Thursday, February 26, 2009

Managing Expectations

I thought this year’s walk following Mardi Gras’s Endymion parade would yield the highest found-change amount ever. The great parade is so large and so popular, people camp-out 24 hours early so as to insure a front curb spot. Last year’s loot totaled more than two dollars, surely this year would be even better. Not so, I found a paltry 67¢, not even my daily average. I was very disappointed.

The episode is a timely reminder as to the purpose of this blog. It is a wellness and a weight control blog, not a how-to-find-money while walking blog. Money found is an output of the walk, an important motivational element for exercise continuance, but not the desired outcome. The outcome is the loss of unwanted and unhealthy body fat, not the gain of a few coins for the piggy bank. Thus, this is a good time to talk of the importance of managing expectations.

If the goal is to lose large amounts of weight quickly and dramatically, as was my goal to find a significant amount of money on my Mardi Gras walk, unfulfilled expectations can and often do lead to disillusionment. Constantly reaching for the stars will cause burnout, create frustration, and destroy our drive to obtain any goal including weight loss. In sports, high expectations add unproductive pressure and tension. It is the same with weight loss/maintenance goals. To manage our expectations, we must not lower the goal, but pursue it at a more reasonable pace. Set-backs are a natural part of the process. That is why charting our weight is important. By seeing the slippage on paper, the set-back is defined and acknowledged. Not logging our weight after a binge invites denial and even greater setbacks.

Moreover, we need the help of others as we manage our expectations. Weight loss is a calorie intake/calorie burn issue, not the type of diet issue. Any diet that is low in calories and saturated fats and high in whole grains, fruits, and vegetables will work so says a new study in the February 25, 2009 issue of the New England Journal of Medicine. The bottom line, cut about 750 calories a day from what we normally eat. This brings us to the power of other peoples’ expectations. There are two culprits. One is the person that continually and with good intentions temps us with calorie loaded fatty or sweet foods even when they know we are trying to lose weight. We must say to them, “Mom (spouse, best friend, co-worker, etc.) please help me with my goal of losing weight by not tempting me with your wonderful food.”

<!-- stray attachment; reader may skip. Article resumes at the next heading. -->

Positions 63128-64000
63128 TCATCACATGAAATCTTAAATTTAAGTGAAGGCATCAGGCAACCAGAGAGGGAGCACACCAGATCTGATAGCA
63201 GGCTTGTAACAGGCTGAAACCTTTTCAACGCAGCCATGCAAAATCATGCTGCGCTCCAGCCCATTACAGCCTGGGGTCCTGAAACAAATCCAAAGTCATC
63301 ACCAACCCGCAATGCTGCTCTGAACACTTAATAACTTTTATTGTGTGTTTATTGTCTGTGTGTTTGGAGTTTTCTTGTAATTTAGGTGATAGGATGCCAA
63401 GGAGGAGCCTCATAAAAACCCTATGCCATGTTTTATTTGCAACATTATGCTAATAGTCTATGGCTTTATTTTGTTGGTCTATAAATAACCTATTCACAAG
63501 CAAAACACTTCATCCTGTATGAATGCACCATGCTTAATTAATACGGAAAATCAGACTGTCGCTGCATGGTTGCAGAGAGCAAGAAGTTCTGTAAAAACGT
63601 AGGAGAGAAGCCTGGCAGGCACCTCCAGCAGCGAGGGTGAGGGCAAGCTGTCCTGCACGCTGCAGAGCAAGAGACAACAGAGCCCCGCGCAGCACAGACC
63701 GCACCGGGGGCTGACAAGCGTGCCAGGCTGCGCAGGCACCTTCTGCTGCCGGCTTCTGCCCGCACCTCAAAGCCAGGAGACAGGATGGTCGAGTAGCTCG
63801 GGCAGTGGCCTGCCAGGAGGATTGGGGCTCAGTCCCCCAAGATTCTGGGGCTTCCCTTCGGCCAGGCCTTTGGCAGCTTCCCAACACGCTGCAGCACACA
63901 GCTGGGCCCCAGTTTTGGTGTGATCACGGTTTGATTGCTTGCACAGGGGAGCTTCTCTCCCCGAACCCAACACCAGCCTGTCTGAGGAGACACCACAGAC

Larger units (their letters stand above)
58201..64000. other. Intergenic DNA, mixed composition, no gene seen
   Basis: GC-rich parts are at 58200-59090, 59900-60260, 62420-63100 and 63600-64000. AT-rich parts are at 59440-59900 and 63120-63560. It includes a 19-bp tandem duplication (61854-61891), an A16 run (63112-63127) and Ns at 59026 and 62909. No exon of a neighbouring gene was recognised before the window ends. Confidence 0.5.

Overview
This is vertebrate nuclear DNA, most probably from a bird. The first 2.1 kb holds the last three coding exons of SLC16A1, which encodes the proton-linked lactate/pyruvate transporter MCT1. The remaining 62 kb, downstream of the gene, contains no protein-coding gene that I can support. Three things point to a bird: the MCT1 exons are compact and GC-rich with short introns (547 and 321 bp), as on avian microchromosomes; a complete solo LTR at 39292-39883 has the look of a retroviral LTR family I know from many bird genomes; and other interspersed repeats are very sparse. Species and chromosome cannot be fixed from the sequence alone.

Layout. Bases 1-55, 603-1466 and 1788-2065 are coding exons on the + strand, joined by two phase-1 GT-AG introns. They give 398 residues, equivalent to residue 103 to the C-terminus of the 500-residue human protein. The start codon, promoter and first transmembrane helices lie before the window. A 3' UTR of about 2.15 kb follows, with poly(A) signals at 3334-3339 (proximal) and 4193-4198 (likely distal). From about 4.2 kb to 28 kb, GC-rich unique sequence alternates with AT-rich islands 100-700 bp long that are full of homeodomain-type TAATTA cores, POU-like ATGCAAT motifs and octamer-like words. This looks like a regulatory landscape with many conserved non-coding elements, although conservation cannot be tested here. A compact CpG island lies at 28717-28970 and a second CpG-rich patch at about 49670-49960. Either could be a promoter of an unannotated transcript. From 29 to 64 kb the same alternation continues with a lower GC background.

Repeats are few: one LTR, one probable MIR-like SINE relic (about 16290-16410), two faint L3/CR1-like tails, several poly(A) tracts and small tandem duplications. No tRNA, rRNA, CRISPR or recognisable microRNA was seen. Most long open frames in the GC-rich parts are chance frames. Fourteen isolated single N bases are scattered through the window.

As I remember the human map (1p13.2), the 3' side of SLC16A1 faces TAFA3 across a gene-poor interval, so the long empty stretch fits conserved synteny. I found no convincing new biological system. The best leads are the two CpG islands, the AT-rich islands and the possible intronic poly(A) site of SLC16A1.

The second is what Fhona S. Weinstein, Professor of Educational Psychology, Yale University, calls the “power of expectations” in schooling, also called the effects of self-fulfilling prophecies—teachers expect children to pass or fail. Some teach children to fail, some to succeed. Students regardless of their own self-efficacy tend to meet the expectations of their teachers. We are not managing our expectations if we allow others to dictate our success. We will address more of Albert Bandura’s self-efficacy and great social learning theory for weight loss in a later blog.

In the mean time, Mardi Gras is over and I am happy that I maintained my weight “setpoint” of 175/180 lbs. And about that King Cake, adult beverage and fried chicken—it was enjoyed but in moderation, the key to weight loss maintenance. Also, on my next walk following a parade, the MoneyWalker found a whopping $2.91 mopping up after King of Carnival, King Rex, and his crew rolled down historic St. Charles Ave. for another glorious year of Carnival. Hail Rex! Hail Mardi Gras!


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